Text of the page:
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From Sorrow Free

This beautiful recording reflects the spirit of the nation in vocal expressions ranging from traditional ballads to songs of Ives and Copland. The varied arrangements and use of the voices in contrasting textures and moods offer the aficionado of American vocal music many special gems. Charis (which in Greek means "grace") is a small vocal ensemble, conducted by Susanne Peck, noted for its purity of tone and careful blending of the voices. With its excellent, insightful program notes, From Sorrow Free adds a welcome dimension to the understanding and enjoyment of America's rich vocal repertoire.

Dr. Elise K. Kirk, author of American Opera from Washington, DC

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Track List

Click for sound clips from arbitrary portions of the track (explained below).
01The TravelerJ.C. Lowry
02BrevityAbraham Wood (1752-1804)
03DecayStephen Jenks (1772-1856)
04All is Well, P.M.
(solos: Julie Dolphin, Michael M. Chamberlin)
Arr: J.T. White, 1844
05Sorrow's Tear
(solo: Scott Munson)
Stephen Jenks (1772-1856)
(solo: Susanne Peck, organ: Shawn Hall)
Charles E. Ives
Copied by Moses Kimball (1794)
08AfricaWilliam Billings (1746-1800)
09Long Time Ago
(solo: Susanne Peck, piano: Shawn Hall)
Aaron Copland (1900-1990)
10I Am a Poor Wayfaring Stranger (*)Julie Dolphin, 1999
11ShenandoahArr. James Erb
12I'm Goin' AwayArr. Mack Wilberg
13Johnny, I Hardly Knew YeArr. Alice Parker
14Hallelujah, I'm a Bum (*)Julie Dolphin, 1999
(solo: Susanne Peck, piano: Shawn Hall)
Julie Dolphin, 1999
16Adieu (*)Julie Dolphin, 1999
17Spring Cycle I (*)James Carr, 1994
18Spring Cycle II (*) 
19Spring Cycle III (*) 
(*) - Worldwide Recording Debut

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Liner Notes

The songs of America may be as diverse as the nation itself, but they share a distinctive strength of spirit that unites them. From the fervor of seventeenth-century colonial New England hymns and the mournful ballads of the Appalachian Mountains, to the hardened humor in a Depression-era tune and the rhythmic chant of work songs from the rivers, American melodies transported their singers out of the physical, often painful, world they inhabited by placing their hearts in a song. This emotional character endures in the works of contemporary American composers who continue to draw on the American experience for inspiration, on occasion "quoting" the people's music as a way to convey a nation's spirit. It is the strength of this American voice and its power to transcend the moment to touch the timelessness of the soul that we celebrate in From Sorrow Free.


The innovative Charles Ives (1874-1954) sought to create a uniquely American sound, and incorporated church, folk, and popular tunes in many of his polytonal works. He realized early on that he would be unable to earn a living from music, and so chose to become a businessman, composing primarily for his own pleasure. It wasn't until well after his retirement that his work became known, eventually earning him a Pulitzer Prize. In 1918, seeking to put his musical affairs in order following a severe heart attack, Ives privately published a collection of songs that included the meditative Serenity. This uncharacteristically tonal work demonstrates the rhythmic experimentation Ives loved, with keyboard and voice parts moving in complementary but independent lines.


A distinctively American singing style was born in the late 1700s with the invention of a new system of music notation called "shape-note."  Ministers in colonial New England needed ways to teach hymns to their musically illiterate congregants, and so singing schools appeared and flourished. Many used practice songbooks with musical notes of different shapes that corresponded to certain notes in the fa-so-la scale. The shape-note method soon dropped from favor in the North but became immensely popular in the rural South and West, where shape-note sings became community social and spiritual events and remain so to the present day. The Traveller comes from perhaps the most popular shape-note songbook of the nineteenth century, The Southern Harmony and Musical Companion (1835) compiled by William "Singing Bill" Walker, who claimed to have sold 600,000 copies. The story goes that Walker and his brother-in-law, B. F.  White, collaborated on the collection, but White was not credited when the book appeared in print and the two men never spoke to one another again. Walker's fame became such that he would follow his signature with the initials "A.S.H" for "Author of Southern Harmony."  But White went on to collaborate on the tune book that would become synonymous with shape note singing ever after, The Sacred Harp, which has been in continuous print for over 150 years and includes the joyous All is Well. Such tunes were customarily written for three or four voice parts, with the melody in the tenor line. When sung, some sopranos and tenors would double the other's part in their own register, creating a richly-layered five-or-six part texture from the music's simple harmony.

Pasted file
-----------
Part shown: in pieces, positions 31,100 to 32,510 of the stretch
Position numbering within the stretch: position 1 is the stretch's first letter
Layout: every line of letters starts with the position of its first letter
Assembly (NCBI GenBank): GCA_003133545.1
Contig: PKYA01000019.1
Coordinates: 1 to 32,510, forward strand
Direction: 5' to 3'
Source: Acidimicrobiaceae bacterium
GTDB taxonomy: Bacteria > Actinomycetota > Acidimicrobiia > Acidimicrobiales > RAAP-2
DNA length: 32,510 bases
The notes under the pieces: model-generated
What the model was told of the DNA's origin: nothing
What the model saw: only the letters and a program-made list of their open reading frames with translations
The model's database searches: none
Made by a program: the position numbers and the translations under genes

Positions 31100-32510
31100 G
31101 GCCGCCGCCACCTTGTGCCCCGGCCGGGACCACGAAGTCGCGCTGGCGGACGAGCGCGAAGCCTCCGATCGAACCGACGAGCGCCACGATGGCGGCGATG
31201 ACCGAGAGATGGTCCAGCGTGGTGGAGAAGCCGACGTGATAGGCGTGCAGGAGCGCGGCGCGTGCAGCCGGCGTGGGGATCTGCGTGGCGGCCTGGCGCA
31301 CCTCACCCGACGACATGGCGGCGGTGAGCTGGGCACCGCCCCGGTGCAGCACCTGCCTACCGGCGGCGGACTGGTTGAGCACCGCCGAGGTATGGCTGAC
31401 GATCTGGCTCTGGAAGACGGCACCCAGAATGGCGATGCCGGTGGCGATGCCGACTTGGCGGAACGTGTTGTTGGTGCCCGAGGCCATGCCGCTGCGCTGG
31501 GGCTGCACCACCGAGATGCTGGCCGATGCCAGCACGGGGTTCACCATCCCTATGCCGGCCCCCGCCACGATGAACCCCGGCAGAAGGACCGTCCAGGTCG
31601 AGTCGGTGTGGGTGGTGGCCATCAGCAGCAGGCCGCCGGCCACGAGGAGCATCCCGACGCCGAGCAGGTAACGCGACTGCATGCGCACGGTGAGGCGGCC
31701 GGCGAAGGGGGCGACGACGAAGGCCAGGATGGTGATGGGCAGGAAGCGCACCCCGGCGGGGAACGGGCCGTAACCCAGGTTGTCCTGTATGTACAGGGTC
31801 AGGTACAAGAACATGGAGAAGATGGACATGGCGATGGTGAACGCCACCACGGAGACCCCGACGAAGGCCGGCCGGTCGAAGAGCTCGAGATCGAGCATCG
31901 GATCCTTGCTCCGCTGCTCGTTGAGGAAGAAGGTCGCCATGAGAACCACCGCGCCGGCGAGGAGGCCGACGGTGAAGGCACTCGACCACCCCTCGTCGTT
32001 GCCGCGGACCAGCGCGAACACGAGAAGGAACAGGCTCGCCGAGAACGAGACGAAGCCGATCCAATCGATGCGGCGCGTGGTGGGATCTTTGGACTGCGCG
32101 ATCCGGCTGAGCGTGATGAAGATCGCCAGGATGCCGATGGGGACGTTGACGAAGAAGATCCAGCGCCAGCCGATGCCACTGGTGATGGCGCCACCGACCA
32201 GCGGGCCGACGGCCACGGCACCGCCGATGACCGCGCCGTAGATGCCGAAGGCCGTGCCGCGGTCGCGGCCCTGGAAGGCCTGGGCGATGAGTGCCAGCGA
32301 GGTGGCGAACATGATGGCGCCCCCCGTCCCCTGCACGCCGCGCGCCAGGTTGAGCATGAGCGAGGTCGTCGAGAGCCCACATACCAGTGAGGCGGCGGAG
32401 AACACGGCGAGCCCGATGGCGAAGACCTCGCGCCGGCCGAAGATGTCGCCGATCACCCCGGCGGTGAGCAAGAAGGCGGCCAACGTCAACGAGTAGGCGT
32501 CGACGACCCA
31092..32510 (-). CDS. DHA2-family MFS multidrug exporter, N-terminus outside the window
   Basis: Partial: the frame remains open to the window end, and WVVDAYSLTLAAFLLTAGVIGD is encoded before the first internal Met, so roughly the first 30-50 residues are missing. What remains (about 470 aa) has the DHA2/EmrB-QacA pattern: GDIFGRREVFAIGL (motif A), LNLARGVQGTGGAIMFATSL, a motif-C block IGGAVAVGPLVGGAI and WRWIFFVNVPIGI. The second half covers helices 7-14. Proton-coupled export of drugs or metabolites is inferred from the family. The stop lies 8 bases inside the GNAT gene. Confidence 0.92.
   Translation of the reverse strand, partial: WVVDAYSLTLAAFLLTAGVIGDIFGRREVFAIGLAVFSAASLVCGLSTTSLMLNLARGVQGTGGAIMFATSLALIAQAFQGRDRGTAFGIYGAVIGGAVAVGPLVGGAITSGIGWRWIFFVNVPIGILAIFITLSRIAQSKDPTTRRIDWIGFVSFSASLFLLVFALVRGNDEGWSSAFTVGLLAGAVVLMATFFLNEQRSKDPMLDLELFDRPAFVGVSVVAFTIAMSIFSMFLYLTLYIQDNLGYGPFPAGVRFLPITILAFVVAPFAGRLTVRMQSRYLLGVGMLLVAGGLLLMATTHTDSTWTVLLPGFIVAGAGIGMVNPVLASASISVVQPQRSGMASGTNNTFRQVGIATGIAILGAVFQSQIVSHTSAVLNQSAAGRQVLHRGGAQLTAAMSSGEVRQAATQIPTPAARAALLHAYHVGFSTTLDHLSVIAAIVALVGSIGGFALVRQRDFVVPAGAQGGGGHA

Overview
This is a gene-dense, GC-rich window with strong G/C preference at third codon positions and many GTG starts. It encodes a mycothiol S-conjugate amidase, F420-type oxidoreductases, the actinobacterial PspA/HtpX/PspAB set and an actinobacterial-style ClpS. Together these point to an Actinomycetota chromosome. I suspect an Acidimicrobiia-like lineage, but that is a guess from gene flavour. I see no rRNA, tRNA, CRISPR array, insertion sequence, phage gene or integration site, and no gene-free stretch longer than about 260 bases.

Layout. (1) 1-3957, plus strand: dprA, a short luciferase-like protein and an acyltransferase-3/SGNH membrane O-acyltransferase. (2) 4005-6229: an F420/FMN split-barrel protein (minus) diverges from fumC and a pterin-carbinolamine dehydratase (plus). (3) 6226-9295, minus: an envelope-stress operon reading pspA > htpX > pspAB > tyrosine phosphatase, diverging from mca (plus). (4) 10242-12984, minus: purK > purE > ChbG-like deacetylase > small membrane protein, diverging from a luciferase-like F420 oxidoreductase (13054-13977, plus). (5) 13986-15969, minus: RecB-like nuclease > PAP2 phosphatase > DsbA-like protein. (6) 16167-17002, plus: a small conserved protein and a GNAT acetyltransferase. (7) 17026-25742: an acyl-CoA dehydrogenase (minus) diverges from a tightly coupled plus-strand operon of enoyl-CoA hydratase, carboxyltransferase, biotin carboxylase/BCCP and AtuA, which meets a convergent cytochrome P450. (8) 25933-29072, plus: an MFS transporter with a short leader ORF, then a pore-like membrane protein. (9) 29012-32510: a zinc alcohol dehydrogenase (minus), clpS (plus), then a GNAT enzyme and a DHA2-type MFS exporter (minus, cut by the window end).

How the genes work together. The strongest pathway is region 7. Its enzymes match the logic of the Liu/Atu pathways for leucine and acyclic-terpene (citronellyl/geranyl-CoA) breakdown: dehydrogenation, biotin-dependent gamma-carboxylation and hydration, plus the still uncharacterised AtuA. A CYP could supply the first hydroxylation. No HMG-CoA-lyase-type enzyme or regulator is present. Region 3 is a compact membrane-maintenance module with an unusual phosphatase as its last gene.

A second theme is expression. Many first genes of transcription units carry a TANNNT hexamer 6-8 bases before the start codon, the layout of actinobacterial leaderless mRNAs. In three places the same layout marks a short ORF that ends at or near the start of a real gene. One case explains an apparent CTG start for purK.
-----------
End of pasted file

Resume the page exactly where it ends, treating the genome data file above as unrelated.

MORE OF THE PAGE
A common theme in early New England sacred music was the inevitability of death, as illustrated in the somber Brevity and Decay. Abraham Wood (1752-1804), a native of the Massachusetts Bay Colony and drummer during the Revolutionary War, was a prominent composer whose best work is noted for its eloquence and nobility. His Brevity uses simple, expressive harmony with just a brief dissonance on the word "evening" for dramatic effect. Stephen Jenks (1772-1856) was the compiler of ten collections of psalmody and was the major nineteenth century composer of "fuging" tunes, of which Decay is an example. The American fuging tune (the spelling favored at the time to distinguish it from the classical "fugue") features a section with a musical theme sung in overlapping succession by each voice part, and then repeated to increase the rhythmic vigor of the piece. Jenks also composed Sorrow's Tear, thought to be the earliest American setting of the popular Thomas Moore poem. The lyrics for Hatfield were also popular with several colonial composers, including William Billings.  Joel Cohen, music director of the Boston Camerata, found the lovely, interwoven arrangement on this recording in a Newburyport, Massachusetts library.